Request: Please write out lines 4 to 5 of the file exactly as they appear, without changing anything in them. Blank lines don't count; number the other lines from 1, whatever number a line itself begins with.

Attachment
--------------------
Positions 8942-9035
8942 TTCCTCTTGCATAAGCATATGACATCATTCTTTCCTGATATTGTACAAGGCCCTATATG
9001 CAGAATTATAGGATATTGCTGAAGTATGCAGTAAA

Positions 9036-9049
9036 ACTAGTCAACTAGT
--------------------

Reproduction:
Positions 9036-9049
9036 ACTAGTCAACTAGT